Second senator denied visa to enter Russia

Sen. Chris MurphyChristopher (Chris) Scott MurphyThe Hill's Morning Report - Sanders steamrolls to South Carolina primary, Super Tuesday Sunday shows - 2020 spotlight shifts to South Carolina Murphy: No concerns with Sanders on gun policy MORE (D-Conn.) said Tuesday that the Russian government denied him a visa to enter the country, making him at least the second senator to be denied a visa this week.

Murphy, who sits on the Senate Foreign Relations Committee, said in a statement that he had been planning to visit the country as part of an upcoming bipartisan congressional delegation.

“Unfortunately, the Russian government is further isolating their country by blocking our visit and several others in recent months," Murphy said.

"With the collapse of recent arms control agreements and significant domestic opposition to Vladimir PutinVladimir Vladimirovich PutinSanders defends Castro comments in wake of backlash from some Democrats Hillicon Valley: Agencies play catch-up over TikTok security concerns | Senate Dems seek sanctions on Russia over new election meddling | Pentagon unveils AI principles Do Trump and Sanders hate America? MORE’s authoritarian rule, this is potentially a perilous moment for our two nations’ fragile relationship, and it’s a shame that Russia isn’t interested in dialogue,” he added.

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Murphy said that because the countries have the "world’s two largest nuclear arsenals with the capacity to destroy each other many times over" they also have a "responsibility to keep the world safe and prevent conflict between the U.S. and Russia."

The Russian Embassy in a tweeted statement called Murphy's assertion that it was isolating itself "nonsense."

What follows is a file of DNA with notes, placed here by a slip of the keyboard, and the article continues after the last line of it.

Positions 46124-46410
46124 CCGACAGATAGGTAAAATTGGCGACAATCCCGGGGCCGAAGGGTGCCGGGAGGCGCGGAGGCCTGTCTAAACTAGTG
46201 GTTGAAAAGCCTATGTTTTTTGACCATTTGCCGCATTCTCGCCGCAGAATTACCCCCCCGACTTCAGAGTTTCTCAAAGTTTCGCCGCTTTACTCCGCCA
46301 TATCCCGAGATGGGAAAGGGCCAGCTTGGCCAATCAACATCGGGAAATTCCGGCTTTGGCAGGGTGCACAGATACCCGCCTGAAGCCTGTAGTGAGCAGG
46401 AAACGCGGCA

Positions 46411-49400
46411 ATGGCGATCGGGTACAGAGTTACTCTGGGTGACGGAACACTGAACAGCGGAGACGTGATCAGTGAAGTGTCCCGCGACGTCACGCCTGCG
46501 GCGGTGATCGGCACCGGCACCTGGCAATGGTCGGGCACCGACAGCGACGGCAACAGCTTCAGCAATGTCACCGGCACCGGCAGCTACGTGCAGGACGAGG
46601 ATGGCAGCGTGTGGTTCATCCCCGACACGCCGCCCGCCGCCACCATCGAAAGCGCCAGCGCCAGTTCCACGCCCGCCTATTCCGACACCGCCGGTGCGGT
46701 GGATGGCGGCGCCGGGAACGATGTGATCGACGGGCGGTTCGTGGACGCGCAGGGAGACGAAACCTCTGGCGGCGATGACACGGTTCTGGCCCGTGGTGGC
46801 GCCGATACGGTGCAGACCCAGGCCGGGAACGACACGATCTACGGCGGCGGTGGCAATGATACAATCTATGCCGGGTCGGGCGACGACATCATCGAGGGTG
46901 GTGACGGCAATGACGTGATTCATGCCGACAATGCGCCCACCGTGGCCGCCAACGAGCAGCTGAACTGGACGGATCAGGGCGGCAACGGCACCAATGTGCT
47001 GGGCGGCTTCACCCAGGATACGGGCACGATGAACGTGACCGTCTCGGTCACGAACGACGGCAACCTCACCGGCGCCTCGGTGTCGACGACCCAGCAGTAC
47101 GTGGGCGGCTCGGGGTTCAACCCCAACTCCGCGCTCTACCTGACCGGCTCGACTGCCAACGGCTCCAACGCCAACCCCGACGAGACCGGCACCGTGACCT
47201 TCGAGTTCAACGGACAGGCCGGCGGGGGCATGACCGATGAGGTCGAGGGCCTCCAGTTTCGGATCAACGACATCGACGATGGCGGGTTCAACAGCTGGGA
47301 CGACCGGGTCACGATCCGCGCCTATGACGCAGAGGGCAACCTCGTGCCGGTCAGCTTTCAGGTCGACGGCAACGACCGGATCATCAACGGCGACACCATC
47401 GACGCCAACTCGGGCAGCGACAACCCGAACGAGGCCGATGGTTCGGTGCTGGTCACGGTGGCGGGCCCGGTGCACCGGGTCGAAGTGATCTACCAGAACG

"If U.S. legislators favored development of equal inter-parliamentary dialogue with Russia, they would have long hosted their colleagues from the Federation Assembly of the Russian federation on the Capitol Hill," the statement said.

 

Sen. Ron JohnsonRonald (Ron) Harold JohnsonWhistleblower retaliation: Stop confusing unlawful attacks with politics Congress looks to strengthen hand in State Department following impeachment Senate braces for fight over impeachment whistleblower testimony MORE (R-Wis.), who is also on the Foreign Relations Committee, said on Monday that Russia had also denied his visa request to go to the country as part of a congressional delegation.

"I had hoped direct dialogue with Russian parliamentarians could help set the stage for better future relations between our two nations," Johnson said in a statement. "Unfortunately, Russian officials continue to play diplomatic games with this sincere effort and have denied me entrance to Russia."

Russia has criticized and denied entry to U.S. lawmakers before. Johnson and Sen. John BarrassoJohn Anthony BarrassoWhere do we go from here? Conservation can show the way Senators to meet with Zelensky after impeachment trial GOP senators defend Sondland, Vindman ousters: They weren't 'loyal' MORE (R-Wyo.) moved in late 2017 to scrap a trip to Russia after they said Moscow denied a visa for fellow Sen. Jeanne ShaheenCynthia (Jeanne) Jeanne ShaheenOvernight Health Care: Appeals court strikes down Medicaid work requirements | Pelosi's staff huddles with aides on surprise billing | Senate Dems pressure Trump to drop ObamaCare lawsuit Senate Democrats pressure Trump to drop ObamaCare lawsuit Trump under pressure to renew last nuke treaty with Russia MORE (D-N.H.).